While brexanolone has no contraindications, it should not be used in those with end stage renal disease (ESRD) with an eGFR of <15 mL/min/1.73m2 due to the solubilizing agent, betadex sulfobutyl ether sodium. This agent can accumulate in severe renal impairment. This medication does not require dose adjustments in patients with hepatic impairment.
During the administration of brexanolone, breast feeding is not recommended, but was found to be safe at 36 hours post-infusion. At 36 hours, the concentration in the breast milk was <10 ng/mL in at least 95% of women. Exposure to the medication in breast milk is not expected to be high as the oral bioavailability is low. Therefore, breastfeeding 36 hours post-infusion should be acceptable as relative infant dose is low.
Evidence Supporting Brexanolone29
Two phase 3 studies were performed. In the studies, there were two different brexanolone infusion rates compared (Table 1). Study 1 looked at both the brexanolone 60 µg/kg/h and 90 µg/kg/h infusion groups. This study showed that at 60 h, the least squares mean reduction in Hamilton Depression Rating Scale (HAM-D) scores were 19.5 points (SE 1.2) in brexanolone 60 µg/kg/h, 14.0 points (SE 1.2) in brexanolone 90 µg/kg/h, and 14.0 points (SE 1.1) in placebo group. The second study of the phase 3 trials, looked at brexanolone 90 µg/kg/h versus placebo and found the least squares mean reduction in HAM-D scores was 14.6 points (SE 0.9) in brexanolone 90 µg/kg/h vs 12.1 points (SE 0.8) in placebo. The phase 3 trial did show that brexanolone was superior to placebo in treatment of postpartum depression at 60 h and showed responses were sustained up to 30 days. Of those that responded to treatment at 60 h, 94% of patients did not relapse at 30 days post-infusion.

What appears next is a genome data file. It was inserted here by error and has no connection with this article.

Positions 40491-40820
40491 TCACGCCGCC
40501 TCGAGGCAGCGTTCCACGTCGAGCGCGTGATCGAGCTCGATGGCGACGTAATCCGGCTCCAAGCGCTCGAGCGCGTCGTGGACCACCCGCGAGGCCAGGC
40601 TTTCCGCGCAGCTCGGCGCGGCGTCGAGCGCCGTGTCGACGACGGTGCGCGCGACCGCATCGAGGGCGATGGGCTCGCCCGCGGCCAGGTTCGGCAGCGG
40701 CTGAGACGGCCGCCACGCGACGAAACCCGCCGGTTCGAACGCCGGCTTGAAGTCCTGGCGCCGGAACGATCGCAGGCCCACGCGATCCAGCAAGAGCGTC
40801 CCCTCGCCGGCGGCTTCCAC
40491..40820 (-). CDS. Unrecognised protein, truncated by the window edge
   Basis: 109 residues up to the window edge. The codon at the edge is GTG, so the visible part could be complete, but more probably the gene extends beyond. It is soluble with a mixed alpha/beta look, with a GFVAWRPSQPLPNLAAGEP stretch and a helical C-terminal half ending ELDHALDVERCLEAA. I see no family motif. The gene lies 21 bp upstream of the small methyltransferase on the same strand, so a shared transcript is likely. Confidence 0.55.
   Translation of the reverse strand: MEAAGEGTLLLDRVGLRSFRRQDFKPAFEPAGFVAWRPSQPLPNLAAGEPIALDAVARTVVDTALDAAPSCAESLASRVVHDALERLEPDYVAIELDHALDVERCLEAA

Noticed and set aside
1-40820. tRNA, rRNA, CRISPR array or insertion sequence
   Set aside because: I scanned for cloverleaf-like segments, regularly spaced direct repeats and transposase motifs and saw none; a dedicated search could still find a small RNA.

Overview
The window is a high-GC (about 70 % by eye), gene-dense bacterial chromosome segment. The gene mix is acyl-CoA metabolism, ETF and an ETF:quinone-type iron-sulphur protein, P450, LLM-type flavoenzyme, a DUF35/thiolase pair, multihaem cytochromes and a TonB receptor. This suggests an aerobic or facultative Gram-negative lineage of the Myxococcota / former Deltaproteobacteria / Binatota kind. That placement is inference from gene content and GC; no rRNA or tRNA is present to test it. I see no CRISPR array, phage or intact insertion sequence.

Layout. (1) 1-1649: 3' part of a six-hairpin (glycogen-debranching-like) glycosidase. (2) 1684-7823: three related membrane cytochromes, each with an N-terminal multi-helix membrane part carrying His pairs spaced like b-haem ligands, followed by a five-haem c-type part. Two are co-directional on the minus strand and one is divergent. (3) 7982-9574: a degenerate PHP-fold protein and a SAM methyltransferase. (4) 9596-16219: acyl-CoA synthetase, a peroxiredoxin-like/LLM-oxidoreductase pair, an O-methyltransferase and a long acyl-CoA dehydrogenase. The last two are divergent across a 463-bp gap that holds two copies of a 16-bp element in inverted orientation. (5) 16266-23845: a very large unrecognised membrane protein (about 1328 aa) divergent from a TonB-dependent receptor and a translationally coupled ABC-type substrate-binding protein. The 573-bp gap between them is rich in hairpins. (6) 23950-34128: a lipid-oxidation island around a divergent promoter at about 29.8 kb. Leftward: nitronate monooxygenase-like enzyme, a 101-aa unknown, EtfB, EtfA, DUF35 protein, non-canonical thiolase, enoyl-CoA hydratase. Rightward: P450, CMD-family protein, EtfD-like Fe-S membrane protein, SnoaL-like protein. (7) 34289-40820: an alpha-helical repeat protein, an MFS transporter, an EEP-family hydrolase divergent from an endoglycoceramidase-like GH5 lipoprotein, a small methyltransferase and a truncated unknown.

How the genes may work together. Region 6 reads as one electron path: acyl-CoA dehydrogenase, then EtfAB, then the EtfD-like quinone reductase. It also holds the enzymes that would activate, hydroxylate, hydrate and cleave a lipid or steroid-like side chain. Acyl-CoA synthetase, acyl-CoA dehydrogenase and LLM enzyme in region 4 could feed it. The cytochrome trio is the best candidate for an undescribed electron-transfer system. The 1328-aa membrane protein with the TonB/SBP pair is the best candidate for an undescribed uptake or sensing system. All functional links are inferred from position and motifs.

Prior to the approval of brexanolone, the mainstay of treatment for PPD was antidepressants.30-32 Most commonly, selective serotonin reuptake inhibitors (SSRIs) were the treatment of choice for PPD. SSRIs do not have a rapid onset of action and may take up to 6-12 weeks to see the full resolution of symptoms.33 A matching-adjusted indirect comparisons and network meta-analysis of brexanolone with SSRIs by Cooper et al demonstrated that brexanolone 90 µg/kg/h showed a greater change from baseline than SSRIs when looking at both HAM-D and Edinburgh Postnatal Depression Scale.34
Eldar-Lissai et al, estimated the average cost of a course of brexanolone to be $34,000, while SSRIs are relatively cheap.35 They estimated that direct maternal medical costs for brexanolone treated patients was $65,908 vs $73,653 for SSRIs over 11 years. This study showed the incremental cost effectiveness ratio of brexanolone was $106,662 per quality adjusted life years over 11-years versus SSRIs. In addition, women treated with brexanolone averaged 6.230 quality adjusted life years vs 5.979 for SSRIs. This study showed that while brexanolone is expensive, it is cost-effective for the treatment of PPD.
Brexanolone is a novel treatment for PPD and has shown promising results. While the long-term effects are not yet known, it has shown itself to be effective for the treatment of PPD and is a viable option for patients suffering with PPD.